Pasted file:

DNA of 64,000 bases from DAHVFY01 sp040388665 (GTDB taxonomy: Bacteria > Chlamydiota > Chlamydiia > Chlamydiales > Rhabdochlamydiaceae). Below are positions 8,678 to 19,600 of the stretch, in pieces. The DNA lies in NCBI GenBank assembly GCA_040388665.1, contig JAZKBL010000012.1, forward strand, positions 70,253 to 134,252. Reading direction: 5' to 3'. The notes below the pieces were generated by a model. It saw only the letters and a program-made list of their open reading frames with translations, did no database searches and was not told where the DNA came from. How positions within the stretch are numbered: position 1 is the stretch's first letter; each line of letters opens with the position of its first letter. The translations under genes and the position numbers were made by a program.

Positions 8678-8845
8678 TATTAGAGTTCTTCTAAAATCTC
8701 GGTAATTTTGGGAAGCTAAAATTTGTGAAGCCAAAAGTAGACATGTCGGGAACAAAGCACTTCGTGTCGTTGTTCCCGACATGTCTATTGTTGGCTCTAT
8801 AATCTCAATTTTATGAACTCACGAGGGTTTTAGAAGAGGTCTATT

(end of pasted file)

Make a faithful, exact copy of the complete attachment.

DNA of 64,000 bases from DAHVFY01 sp040388665 (GTDB taxonomy: Bacteria > Chlamydiota > Chlamydiia > Chlamydiales > Rhabdochlamydiaceae). Below are positions 8,678 to 19,600 of the stretch, in pieces. The DNA lies in NCBI GenBank assembly GCA_040388665.1, contig JAZKBL010000012.1, forward strand, positions 70,253 to 134,252. Reading direction: 5' to 3'. The notes below the pieces were generated by a model. It saw only the letters and a program-made list of their open reading frames with translations, did no database searches and was not told where the DNA came from. How positions within the stretch are numbered: position 1 is the stretch's first letter; each line of letters opens with the position of its first letter. The translations under genes and the position numbers were made by a program.

Positions 8678-8845
8678 TATTAGAGTTCTTCTAAAATCTC
8701 GGTAATTTTGGGAAGCTAAAATTTGTGAAGCCAAAAGTAGACATGTCGGGAACAAAGCACTTCGTGTCGTTGTTCCCGACATGTCTATTGTTGGCTCTAT
8801 AATCTCAATTTTATGAACTCACGAGGGTTTTAGAAGAGGTCTATT